23. Kaye Lee

    For some reason, the Master Builders Association is threatening a massive campaign against Labor’s proposed negative gearing changes. This seems stupid to me because restricting it to new dwellings would mean a boost to construction. These Liberal party stooges seem incapable of anything but opposition.

  24. Lawrence S. Roberts

    Lovely. Let us give them 20 years of Menzies Taxes.

  25. diannaart

    Speaking of Con-jobs, Tim Wilson has resigned from his well paid position at the Human Rights Commission to seek pre-selection for Andrew Robb’s old job.

    Quelle surprise!

  26. Terry2

    kaye

    I see that Kate Carnell – from whom we hear way too much – is proposing that pensioners only be paid the pension as a ‘loan’ against the equity of their family home, to be repaid on their demise: a government run reverse mortgage.

    According to Kate this is equitable otherwise the home would remain in the estate of the pensioner and – horror of horrors – be inherited by the next generation.

    Whilst I don’t like Carnell or her thought bubbles surely what she is really proposing is an inheritance tax

  27. Lee

    “Whilst I don’t like Carnell or her thought bubbles surely what she is really proposing is an inheritance tax”

    An inheritance tax that only applies to those on lower incomes.

  28. Kaye Lee

    Kate Carnell is a dangerous person. She talks absolute crap.

    “The Government should consider transforming pension payments to owner-occupiers into a loan that is recoverable against their property when it is sold, potentially with a residual value that would allow pensioners to access equity for other purposes, such as aged care. While retirees should be able to maintain a minimum residual value, at present very little of the equity in owner-occupied housing is being drawn down for other purposes.

    In addition, abolishing Family Tax Benefit Part B could save $13.9 billion over four years and means testing the Child Care Rebate could save $250 million per year.

    Controlling public spending can boost economic growth. These deficits mark a clear departure from the discipline of earlier decades, putting upward pressure on borrowing costs and constraining the ability of the private sector to access capital.”

    Interest rates are at record lows you silly woman! And if your clients paid the tax they are supposed to, and stopped expecting government subsidies, we wouldn’t have a deficit! You are the archetypal con artist, and not a very bright one at that.

  29. Michael

    Would that matter for $xxxK pa?

  30. Wally

    Has Kate Carnell considered that many pensioners do not own a house?

    Presented with this smarter home owners would form a family trust that took ownership of their home and when they retired they could claim rent assistance as well as the pension. Ultimately the public purse could be worse off with accountants and solicitors benefitting most.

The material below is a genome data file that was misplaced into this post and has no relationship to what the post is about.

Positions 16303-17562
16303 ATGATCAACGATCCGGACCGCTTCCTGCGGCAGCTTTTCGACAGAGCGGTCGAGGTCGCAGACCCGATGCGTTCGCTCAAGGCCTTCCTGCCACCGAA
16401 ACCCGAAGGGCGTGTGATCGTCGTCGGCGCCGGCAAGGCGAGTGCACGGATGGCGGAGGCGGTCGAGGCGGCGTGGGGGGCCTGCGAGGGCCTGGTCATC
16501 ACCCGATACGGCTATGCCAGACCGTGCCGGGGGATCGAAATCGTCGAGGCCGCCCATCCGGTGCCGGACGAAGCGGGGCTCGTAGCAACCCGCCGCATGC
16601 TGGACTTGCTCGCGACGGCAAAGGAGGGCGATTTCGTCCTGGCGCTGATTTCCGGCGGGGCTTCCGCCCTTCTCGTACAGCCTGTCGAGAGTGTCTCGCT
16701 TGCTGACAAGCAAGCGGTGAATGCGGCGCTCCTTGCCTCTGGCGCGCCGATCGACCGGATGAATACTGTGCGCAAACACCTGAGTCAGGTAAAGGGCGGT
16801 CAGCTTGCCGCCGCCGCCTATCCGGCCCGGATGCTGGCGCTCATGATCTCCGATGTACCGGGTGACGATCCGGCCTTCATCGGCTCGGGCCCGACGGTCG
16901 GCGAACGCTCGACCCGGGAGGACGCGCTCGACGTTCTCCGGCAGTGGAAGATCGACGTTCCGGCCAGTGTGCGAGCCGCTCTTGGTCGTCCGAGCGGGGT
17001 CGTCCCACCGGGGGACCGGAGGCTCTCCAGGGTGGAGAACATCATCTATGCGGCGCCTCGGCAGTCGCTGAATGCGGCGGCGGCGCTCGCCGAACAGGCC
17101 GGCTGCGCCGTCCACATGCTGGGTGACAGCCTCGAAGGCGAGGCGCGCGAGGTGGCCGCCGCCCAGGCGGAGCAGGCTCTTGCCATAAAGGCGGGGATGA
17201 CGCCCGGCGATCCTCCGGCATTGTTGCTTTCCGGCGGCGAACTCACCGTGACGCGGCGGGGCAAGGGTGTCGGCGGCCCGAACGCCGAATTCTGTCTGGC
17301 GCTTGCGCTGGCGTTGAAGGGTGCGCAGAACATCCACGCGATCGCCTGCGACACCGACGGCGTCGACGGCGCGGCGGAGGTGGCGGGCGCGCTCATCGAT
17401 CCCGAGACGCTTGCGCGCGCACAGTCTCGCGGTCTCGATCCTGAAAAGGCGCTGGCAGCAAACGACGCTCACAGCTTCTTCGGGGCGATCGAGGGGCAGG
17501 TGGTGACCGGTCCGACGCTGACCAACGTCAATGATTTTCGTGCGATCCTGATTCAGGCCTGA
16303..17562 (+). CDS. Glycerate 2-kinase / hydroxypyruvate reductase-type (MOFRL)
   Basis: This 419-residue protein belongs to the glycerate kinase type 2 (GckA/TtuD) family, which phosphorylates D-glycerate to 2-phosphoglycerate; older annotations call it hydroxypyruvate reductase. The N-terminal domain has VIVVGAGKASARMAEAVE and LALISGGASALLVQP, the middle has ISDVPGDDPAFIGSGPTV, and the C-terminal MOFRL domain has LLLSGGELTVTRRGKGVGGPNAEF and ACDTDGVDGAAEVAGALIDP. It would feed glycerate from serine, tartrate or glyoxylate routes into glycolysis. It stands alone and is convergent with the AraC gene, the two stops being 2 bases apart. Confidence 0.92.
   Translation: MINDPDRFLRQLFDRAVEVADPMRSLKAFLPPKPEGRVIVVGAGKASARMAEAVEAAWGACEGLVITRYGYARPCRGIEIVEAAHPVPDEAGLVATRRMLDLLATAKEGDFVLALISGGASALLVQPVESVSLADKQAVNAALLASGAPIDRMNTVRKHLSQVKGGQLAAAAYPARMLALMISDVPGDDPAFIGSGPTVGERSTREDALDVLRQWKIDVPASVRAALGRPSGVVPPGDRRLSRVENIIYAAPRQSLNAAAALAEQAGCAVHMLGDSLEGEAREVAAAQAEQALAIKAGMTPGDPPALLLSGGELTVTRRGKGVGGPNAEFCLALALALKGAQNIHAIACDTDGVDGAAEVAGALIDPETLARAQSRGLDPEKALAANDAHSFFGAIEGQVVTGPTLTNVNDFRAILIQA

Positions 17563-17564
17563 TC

31. Lee

    “Has Kate Carnell considered that many pensioners do not own a house?”

    Oh I’m sure she has. She probably considers that those who don’t own a house should not receive a pension.

  32. silkworm

    “And if your clients paid the tax they are supposed to, and stopped expecting government subsidies, we wouldn’t have a deficit!”

    Is there anyone better versed in MMT who would like to take a crack at this?

  33. mark delmege

    In reality negative gearing and the like is a HANDOUT to the LEANERS much like overly generous super deductions are for the mega wealthy.

  34. Michael

    Can we start a new topic on negative gearing, starting what it is, how it works, tax treatment, effect on supply and demand of housing?

  35. mark delmege

    fair comment Michael

  36. michaelattoowoomba

    Great article,again,K L, ,I followed link ,watched Cassidy puff piece,{mute on }still recognised manipulation of truth { her lips were moving and the well practised liabrill smirk }.Liabrills do not lie??Do they?? I think the over used table must be a very unusual shape.

  37. Wally

    Michael

    “Can we start a new topic on negative gearing, starting what it is, how it works, tax treatment, effect on supply and demand of housing?”

    Great suggestion in particular informing people of how negative gearing works, too many opponents of negative gearing do not understand how it works. Some believe that the cost of the house is subsidised by tax deductions and lose sight of the fact that capital gains tax is paid on the profit at the end but unfortunately capital gains is only levied on 50% of profit at the moment. Scrupulous investors put profits straight into superannuation and pay no capital gains tax at all. Capital gains and superannuation are the areas that need to be changed, negative gearing itself has some benefits such as providing rental accommodation at a reasonable price. Changing negative gearing laws has the potential to be detrimental to renters, dramatically increase government rent assistance payments and placing huge demand on public housing.